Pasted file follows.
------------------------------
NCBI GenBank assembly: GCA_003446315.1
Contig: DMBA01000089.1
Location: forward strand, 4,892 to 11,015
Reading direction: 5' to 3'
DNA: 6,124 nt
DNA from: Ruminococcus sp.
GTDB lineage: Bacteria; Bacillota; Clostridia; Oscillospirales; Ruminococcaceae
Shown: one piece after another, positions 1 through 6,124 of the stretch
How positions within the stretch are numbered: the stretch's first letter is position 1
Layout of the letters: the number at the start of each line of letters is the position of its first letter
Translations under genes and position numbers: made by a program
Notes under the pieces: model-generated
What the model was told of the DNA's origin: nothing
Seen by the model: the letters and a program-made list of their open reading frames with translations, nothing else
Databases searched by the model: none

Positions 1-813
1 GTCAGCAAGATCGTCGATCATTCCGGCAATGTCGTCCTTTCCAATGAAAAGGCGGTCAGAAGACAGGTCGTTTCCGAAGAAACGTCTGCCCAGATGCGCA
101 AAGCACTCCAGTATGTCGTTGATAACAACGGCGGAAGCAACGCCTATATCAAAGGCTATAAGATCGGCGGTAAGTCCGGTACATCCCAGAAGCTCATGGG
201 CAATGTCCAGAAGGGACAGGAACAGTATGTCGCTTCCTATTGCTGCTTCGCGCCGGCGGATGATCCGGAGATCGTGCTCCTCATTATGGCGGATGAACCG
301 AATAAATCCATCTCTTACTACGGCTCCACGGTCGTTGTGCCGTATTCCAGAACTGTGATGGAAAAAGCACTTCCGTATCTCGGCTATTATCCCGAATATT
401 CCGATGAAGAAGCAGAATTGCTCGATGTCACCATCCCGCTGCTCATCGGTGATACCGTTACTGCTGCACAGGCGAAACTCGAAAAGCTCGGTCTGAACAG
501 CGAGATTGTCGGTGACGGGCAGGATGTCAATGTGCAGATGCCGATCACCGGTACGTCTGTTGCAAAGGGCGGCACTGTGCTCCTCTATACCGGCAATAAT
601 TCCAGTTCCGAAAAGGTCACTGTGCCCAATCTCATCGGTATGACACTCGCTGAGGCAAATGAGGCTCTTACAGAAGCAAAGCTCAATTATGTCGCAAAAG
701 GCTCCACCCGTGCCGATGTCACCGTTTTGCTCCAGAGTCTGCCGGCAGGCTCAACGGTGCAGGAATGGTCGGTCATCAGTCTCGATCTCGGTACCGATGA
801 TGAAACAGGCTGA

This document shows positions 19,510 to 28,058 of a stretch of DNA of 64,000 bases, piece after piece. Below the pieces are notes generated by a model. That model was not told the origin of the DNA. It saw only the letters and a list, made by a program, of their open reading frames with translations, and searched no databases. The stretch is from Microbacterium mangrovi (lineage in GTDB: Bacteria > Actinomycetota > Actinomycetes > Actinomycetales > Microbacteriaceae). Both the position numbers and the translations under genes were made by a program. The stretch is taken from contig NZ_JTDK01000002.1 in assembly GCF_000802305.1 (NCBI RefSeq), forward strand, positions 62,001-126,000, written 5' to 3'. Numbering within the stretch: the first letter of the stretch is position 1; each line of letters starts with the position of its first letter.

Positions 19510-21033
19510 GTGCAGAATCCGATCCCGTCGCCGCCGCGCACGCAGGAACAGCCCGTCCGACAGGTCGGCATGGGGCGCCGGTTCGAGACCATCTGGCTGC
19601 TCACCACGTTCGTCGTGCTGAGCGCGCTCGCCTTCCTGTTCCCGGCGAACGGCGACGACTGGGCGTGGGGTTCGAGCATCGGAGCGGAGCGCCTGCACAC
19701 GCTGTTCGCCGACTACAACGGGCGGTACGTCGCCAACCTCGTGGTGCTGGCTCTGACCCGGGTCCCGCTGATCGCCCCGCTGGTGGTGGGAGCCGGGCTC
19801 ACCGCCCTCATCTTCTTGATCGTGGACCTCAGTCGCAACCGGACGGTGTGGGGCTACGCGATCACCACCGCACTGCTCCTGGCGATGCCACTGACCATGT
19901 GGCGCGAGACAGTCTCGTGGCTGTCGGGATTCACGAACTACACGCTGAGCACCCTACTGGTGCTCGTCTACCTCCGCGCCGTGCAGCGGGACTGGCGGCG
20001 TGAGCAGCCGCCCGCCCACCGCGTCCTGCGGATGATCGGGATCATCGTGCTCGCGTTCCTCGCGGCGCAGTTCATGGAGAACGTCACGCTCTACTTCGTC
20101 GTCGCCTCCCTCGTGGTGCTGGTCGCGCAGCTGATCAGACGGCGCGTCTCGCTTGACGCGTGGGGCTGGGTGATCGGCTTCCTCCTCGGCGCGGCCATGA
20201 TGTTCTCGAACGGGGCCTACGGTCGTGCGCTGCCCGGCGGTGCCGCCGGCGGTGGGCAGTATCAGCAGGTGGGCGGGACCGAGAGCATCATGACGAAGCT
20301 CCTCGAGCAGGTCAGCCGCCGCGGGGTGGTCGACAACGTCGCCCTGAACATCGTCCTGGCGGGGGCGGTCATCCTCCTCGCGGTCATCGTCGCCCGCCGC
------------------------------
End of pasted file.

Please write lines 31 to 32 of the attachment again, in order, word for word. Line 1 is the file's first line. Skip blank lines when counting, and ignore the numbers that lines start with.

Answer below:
19801 ACCGCCCTCATCTTCTTGATCGTGGACCTCAGTCGCAACCGGACGGTGTGGGGCTACGCGATCACCACCGCACTGCTCCTGGCGATGCCACTGACCATGT
19901 GGCGCGAGACAGTCTCGTGGCTGTCGGGATTCACGAACTACACGCTGAGCACCCTACTGGTGCTCGTCTACCTCCGCGCCGTGCAGCGGGACTGGCGGCG